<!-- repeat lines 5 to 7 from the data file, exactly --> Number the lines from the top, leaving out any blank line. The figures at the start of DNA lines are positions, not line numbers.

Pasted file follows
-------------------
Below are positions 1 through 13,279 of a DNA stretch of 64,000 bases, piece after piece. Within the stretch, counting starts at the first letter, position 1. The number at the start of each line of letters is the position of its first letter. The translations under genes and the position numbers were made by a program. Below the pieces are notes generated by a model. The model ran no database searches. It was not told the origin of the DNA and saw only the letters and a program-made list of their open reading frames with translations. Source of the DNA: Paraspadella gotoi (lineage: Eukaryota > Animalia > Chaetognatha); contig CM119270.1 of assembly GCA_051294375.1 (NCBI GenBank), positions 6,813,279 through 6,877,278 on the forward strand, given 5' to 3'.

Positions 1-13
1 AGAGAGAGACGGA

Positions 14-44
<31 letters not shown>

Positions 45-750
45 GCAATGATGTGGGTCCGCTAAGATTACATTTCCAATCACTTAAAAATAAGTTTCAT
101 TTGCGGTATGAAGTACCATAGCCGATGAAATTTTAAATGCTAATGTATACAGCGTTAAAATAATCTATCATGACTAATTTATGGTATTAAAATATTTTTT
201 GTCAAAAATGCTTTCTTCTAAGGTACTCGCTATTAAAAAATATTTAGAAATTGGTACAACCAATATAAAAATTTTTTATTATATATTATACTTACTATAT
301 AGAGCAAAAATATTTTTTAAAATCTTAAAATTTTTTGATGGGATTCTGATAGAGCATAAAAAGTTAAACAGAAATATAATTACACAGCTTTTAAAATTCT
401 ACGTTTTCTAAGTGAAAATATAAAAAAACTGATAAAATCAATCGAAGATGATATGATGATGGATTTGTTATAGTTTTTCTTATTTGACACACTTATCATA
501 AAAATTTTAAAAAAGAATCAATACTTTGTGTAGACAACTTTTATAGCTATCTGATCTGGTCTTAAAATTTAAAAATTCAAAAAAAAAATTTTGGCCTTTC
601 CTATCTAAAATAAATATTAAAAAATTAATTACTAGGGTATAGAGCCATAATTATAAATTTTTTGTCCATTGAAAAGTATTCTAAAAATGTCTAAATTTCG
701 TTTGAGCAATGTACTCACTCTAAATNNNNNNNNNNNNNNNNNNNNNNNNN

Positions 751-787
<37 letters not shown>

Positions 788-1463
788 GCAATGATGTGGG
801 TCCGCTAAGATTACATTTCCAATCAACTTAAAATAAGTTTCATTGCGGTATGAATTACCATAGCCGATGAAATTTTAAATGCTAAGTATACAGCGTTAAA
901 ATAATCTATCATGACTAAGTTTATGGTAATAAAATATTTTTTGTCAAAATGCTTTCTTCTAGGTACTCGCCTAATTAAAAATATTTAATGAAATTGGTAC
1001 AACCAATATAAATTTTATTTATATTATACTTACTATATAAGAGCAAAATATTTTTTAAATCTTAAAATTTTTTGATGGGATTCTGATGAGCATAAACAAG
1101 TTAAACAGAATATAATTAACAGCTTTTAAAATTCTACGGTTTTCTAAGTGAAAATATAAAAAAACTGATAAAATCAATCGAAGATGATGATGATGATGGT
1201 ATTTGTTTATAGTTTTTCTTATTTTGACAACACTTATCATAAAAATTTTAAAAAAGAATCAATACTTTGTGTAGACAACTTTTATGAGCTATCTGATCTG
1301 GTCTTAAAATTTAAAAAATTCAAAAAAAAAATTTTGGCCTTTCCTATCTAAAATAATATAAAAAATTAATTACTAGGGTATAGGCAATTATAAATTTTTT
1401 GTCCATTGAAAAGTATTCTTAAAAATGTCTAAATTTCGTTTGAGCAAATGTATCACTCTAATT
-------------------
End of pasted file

<31 letters not shown>

Positions 45-750
45 GCAATGATGTGGGTCCGCTAAGATTACATTTCCAATCACTTAAAAATAAGTTTCAT